Is exercise with fibroids a good or bad idea for your health? Well, that’s a really good question, since these typically non-cancerous uterine tumors can be affected by your lifestyle choices.
Now, some fibroids cause symptoms like heavy periods, painful sex or even incontinence. And seeking Uterine Fibroid Embolization should shrink your growths and improve your symptoms. But, before you seek fibroid treatment, trying certain exercises can also help you manage fibroid symptoms. At the same time, other activities could make things worse. So, to help you choose the right workouts, here are the key ‘dos and don’ts’ when it comes to exercise and fibroids.
Fibroids and Exercise: The Don’t List
Of course, we never want your workouts to worsen fibroid symptoms. And that means you should avoid exercises that such as crunches or sit-ups, since they put pressure on your stomach. In turn, they could press against your fibroids and make symptoms like pelvic pain that much worse. Instead, try to tone your abs with moves like planks that don’t press against your fibroids.
Another workout to avoid? Heavy weight lifting: this workout sends extra blood into your pelvis. And that boosts blood supply to your fibroids, which could help them grow bigger and more intrusive. (Something you’d obviously like to avoid.)
Finally, high-intensity interval training could also be a problem. If you’re experiencing heavy menstrual flow, and that leads to anemia, your body may be in a weakened state. In that case, you could burn out if you try a workout that’s too intense. Instead, we suggest focusing on exercises that can make you feel better with fibroids—or at least make your symptoms more manageable.
Running with Fibroids: Do or Don’t?
Most women can enjoy running, even with fibroids. But if fibroids and incontinence are a problem, you may find it difficult to go for a long run, since you’ll need to pee more often. Also, if you have heavy periods, you might need to change your tampon during a long run. Or, you could just be too fatigued for an intense training session. As a result, running with fibroids could be too tough for women with untreated fibroids. But don’t worry: there are plenty of other workouts you can try right now.
Workouts to Improve Fibroid Symptoms
While running may be too much for you, walking, swimming and jugging are great cardio exercises to try with fibroids. (As a quick refresher, cardiovascular exercise raises your heart rate. And that’s important, since research suggests that women with fibroids have a higher risk for cardiovascular disease. Plus, we can link fibroids, hypertension and atherosclerosis, meaning caring for your heart is even more important when you have these uterine growths.)
While boosting your heart health with cardio can prevent other health complications, it may also improve your fibroid symptoms. Why? This type of exercise is important when you’re trying to maintain a healthy weight. And your weight matters with fibroids, since extra pounds can lead to a hormonal imbalance. Then, since hormones like estrogen contribute to fibroid growth, those last few pounds could actually make your symptoms worse. So ramping up the cardio could help improve fibroid symptoms, both now and in the future.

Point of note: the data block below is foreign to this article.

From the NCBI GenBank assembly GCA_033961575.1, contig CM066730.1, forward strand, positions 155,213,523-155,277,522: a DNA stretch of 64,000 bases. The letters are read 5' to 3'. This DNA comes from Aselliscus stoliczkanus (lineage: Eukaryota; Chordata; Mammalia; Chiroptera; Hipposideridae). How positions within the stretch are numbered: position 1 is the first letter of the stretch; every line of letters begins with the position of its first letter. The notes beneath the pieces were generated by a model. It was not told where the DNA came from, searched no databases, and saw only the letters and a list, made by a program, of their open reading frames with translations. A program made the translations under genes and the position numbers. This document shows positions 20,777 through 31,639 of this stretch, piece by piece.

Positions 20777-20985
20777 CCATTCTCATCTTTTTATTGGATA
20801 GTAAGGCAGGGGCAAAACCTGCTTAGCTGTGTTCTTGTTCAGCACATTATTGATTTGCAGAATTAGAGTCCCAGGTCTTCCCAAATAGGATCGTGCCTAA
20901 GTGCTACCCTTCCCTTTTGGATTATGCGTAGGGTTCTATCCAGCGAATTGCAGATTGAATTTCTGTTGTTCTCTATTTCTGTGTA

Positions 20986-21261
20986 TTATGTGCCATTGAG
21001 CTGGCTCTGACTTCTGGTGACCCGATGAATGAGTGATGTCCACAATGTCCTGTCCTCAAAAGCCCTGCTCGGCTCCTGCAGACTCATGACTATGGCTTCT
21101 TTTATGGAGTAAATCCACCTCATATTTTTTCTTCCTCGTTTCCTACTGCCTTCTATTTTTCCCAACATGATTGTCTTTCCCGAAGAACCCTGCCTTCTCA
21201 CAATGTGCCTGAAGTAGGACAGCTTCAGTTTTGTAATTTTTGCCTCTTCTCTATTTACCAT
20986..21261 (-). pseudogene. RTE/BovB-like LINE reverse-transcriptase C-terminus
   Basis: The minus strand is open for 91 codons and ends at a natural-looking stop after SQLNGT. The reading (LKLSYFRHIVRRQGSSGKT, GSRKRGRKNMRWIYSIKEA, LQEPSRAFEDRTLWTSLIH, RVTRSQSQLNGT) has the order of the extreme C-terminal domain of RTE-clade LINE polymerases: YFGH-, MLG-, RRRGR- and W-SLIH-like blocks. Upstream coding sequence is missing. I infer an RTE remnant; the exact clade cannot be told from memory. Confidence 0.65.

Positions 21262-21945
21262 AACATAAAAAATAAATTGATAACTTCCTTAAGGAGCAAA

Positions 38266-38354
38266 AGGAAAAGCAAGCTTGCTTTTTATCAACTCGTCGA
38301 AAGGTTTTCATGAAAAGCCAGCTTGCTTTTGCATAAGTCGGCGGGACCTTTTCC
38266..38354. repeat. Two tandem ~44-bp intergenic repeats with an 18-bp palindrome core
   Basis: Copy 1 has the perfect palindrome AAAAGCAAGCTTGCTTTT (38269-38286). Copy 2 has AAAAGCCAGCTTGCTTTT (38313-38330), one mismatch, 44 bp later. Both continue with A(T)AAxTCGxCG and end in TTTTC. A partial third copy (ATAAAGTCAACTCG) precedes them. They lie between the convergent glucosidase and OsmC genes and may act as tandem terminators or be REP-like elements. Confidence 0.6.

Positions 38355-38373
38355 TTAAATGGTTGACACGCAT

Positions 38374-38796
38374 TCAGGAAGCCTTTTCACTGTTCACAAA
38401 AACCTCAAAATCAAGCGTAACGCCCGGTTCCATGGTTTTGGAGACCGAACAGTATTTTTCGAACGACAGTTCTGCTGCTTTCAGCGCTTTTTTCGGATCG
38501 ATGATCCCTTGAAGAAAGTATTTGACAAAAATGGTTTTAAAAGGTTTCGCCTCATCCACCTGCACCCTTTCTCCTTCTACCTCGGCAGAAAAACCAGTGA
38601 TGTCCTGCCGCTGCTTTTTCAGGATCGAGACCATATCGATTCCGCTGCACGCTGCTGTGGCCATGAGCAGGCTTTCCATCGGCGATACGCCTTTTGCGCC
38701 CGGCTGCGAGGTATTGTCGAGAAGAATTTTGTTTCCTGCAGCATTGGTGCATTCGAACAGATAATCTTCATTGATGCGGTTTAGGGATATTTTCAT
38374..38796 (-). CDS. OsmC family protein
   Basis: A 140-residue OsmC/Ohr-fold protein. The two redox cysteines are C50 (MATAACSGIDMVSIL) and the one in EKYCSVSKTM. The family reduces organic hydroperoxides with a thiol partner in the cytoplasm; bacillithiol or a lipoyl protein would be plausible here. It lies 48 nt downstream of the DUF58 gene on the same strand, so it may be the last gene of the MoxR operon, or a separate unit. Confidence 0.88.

What’s the best cardio to choose? We love to suggest a low-impact, high-reward workout like swimming. As an added bonus, getting in the water can improve digestion. And since fibroids can lead to constipation, jumping in the pool is a great exercise choice with fibroids.
Exercise and Fibroids: Three Workouts to Try Right Now
Swimming with a heavy period can be tough. So, during your flow, you may prefer trying yoga. This is a great workout choice since it keeps you active, and some poses can reduce pelvic pain, back pain and other painful fibroid symptoms.
Outside of the yoga studio, light jogs can boost your cardio and help you lose weight. Plus, this is a free workout that doesn’t require any fancy equipment, and it’s easy to ramp the intensity up or down, depending on your energy level that day. Finally, while you should avoid lifting heavy weights, choosing lighter resistance can help you stay strong without making fibroid symptoms worse. Not sure where to begin? Here are some moves you can try in the comfort and privacy of your own home.
At-Home Exercises to Try with Fibroids
Looking for a fibroid-friendly home workout? Here’s some great advice—and some important safety tips—from Anita Slaughter, a certified personal trainer who owns A | TRAIN FITNESS
1. If you’re new to exercise, ease into your new routine, slowly increasing workout frequency, duration and intensity.
2. Mix up your workouts. Rotate between different muscle groups to avoid overuse injuries. And always remember cardio—you get bonus points for walking or running outside where you can soak up that Vitamin D. (This is extra important with fibroids, since Vitamin D deficiency increases your fibroid risk.)
3. Always talk to a specialist before starting a new workout routine, especially if you have an underlying health condition like fibroids. Remember, our team of Dallas area specialists is here to answer your questions, whether it’s discussing your treatment options or helping you choose the right exercise to try with fibroids. So reach out today to schedule a consultation and get your questions answered!
Sources: A Train Fitness Coaching